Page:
> to caress the Act 2 repeated =E2=80=9CAh, vieni amor=E2=80=9D like a =
> violin.
> So we accept that we=E2=80=99ll almost always get serious compromises.
> San Francisco Opera presented a production directed by Francesca =
> Zambello with sets by Michael Yeargan that tried to avoid the Cecil B. =
> Demille Egyptiana by setting most of the opera in grey concrete =
> barrack-type settings with the men in modern dress military uniforms and =
> the women, well hard to tell because many Middle Eastern women=E2=80=99s =
> outfits still look pretty much like they probably did a couple hundred =
> years ago.
> One innovation didn=E2=80=99t work for me.  In the Judgement Scene, we =
> had an open window to the actual goings-on with black ribbon-like cloths =
> tied around Radames as the priests were pulling him about and trying to =
> torture responses out of him.  Two problems I found with this:  it took =
> way to much attention away from Amneris=E2=80=99 big scene and forced =
> her to unfairly compete with too much activity and it also deprived the =
> tenor of the rest that Verdi clearly calculated in before he had to sing =
> the Tomb Scene.
> Nicola Luisotti can be a great conductor.  I was disappointed last =
> night: beautiful fluid execution of the higher and more delicate parts =
> and plenty of pizzazz for the Triumphal Scene, but peculiar and =
> unexpected broadening of tempi deprived some of the most powerful scenes =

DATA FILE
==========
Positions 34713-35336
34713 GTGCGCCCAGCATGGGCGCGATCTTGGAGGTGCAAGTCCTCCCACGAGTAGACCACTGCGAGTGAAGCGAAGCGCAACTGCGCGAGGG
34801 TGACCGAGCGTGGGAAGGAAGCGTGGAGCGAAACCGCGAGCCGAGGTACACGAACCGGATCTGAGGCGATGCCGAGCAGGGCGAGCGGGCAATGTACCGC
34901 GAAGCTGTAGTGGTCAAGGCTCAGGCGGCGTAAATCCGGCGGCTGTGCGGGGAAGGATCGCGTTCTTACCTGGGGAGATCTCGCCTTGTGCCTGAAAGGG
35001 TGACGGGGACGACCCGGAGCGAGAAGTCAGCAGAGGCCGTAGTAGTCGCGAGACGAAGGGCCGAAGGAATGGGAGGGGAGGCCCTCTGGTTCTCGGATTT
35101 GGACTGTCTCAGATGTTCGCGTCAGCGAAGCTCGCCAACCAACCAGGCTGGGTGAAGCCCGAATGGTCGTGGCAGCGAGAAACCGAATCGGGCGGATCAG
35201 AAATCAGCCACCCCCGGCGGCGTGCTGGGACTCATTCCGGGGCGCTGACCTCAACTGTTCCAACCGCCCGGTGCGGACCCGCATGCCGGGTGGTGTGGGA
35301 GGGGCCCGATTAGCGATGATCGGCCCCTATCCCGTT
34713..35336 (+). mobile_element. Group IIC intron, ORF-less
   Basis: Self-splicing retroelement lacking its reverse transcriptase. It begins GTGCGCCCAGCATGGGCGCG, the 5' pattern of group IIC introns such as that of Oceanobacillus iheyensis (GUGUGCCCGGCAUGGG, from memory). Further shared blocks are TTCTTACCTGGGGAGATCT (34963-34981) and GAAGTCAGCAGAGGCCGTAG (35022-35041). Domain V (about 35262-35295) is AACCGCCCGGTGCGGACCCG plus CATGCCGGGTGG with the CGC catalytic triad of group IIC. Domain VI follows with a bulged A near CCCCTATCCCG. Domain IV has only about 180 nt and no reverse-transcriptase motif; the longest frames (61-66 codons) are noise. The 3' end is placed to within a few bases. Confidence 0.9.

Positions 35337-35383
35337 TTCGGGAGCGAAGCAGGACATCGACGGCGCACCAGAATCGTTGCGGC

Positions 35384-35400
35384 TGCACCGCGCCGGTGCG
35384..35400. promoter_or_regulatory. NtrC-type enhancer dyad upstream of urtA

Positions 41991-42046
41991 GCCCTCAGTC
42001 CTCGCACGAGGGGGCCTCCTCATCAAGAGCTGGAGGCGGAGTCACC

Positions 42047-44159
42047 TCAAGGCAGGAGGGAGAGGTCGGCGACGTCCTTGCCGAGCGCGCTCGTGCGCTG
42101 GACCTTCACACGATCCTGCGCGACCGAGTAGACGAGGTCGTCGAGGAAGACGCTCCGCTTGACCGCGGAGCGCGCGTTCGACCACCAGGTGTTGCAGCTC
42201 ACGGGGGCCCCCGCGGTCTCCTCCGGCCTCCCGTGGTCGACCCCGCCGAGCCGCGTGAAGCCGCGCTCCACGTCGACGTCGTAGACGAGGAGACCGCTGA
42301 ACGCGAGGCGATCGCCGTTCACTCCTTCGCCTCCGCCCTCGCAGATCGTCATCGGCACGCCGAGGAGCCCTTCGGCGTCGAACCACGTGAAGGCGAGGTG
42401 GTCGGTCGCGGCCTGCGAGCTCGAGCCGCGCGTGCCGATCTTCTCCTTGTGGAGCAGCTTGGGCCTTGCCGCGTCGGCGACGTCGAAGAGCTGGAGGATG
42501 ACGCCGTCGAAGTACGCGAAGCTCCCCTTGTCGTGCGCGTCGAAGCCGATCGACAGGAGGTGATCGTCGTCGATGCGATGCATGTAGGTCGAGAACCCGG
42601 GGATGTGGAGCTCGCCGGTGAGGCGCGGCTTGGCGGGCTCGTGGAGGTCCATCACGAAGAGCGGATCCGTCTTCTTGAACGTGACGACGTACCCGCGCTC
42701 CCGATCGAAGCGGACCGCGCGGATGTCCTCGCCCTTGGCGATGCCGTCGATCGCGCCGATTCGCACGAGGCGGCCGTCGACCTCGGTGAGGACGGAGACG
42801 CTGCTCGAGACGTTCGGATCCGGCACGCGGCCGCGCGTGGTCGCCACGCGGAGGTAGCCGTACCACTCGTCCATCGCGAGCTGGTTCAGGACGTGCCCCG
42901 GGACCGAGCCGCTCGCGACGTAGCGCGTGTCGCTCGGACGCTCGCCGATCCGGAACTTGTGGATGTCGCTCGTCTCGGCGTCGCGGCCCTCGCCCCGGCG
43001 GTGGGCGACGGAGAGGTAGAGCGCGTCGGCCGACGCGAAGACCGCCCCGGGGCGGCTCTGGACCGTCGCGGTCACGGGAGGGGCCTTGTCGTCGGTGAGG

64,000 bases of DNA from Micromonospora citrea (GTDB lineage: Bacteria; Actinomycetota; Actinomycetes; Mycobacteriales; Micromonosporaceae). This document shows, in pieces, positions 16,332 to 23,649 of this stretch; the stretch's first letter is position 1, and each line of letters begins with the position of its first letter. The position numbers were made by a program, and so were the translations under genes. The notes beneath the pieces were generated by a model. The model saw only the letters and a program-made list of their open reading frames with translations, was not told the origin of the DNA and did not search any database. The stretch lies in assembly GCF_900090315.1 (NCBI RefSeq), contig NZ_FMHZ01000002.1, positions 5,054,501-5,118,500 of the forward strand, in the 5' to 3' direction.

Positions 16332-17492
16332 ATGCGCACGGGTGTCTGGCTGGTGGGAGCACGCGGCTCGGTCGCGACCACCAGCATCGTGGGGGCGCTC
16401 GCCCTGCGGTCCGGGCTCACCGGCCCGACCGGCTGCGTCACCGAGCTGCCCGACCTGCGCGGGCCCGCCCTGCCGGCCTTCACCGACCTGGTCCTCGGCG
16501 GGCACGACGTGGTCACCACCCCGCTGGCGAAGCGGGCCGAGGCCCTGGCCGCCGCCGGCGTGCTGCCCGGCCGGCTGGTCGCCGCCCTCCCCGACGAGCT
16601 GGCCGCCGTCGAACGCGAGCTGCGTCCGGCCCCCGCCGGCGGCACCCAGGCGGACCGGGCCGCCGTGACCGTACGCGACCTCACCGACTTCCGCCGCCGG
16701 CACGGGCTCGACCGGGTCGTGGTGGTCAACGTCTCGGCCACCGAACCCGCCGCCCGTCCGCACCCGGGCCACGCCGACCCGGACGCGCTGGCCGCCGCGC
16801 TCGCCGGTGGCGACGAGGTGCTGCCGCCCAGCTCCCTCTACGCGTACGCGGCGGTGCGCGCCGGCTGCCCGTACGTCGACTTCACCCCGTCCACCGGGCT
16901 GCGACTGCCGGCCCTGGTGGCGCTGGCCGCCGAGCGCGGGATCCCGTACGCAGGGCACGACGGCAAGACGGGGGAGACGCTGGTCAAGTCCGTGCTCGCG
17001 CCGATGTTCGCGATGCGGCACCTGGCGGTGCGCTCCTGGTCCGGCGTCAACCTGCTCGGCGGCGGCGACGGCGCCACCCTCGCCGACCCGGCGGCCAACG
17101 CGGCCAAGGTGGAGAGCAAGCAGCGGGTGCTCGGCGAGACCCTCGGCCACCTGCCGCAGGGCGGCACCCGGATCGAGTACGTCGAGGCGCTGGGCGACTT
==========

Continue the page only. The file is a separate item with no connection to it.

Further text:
> (Aida/Amonasro, Radames/Amneris, Amneris/Priests) of the power and force =
> they should have.
> For Radames we had a big, beefy tenor with an incredibly handsome baby =
> face and a clear, bright voice with definite dark undertones and power, =
> Brian Jagde.  He had a tendency to put too much pressure into it (the =
> danger these extremely muscular types can have) which made the sound =
> powerful but impeded flow and ultimate resonance as well as beauty.  For =
> those of you with long memories, think back to young Jess Thomas.  His =
> acting consisted of doing the right poses and expressions at the right =
> time, but nothing particularly deep or individual.  No attempt at a =
> diminuendo on the =E2=80=9CCeleste Aida=E2=80=9D B-flat (but a good =
> forte note), nor (more troublesome to me) any attempt to sing it softly =
> in the Tomb Scene.  That said, a clear, strong, competent performance =
> and great eye candy.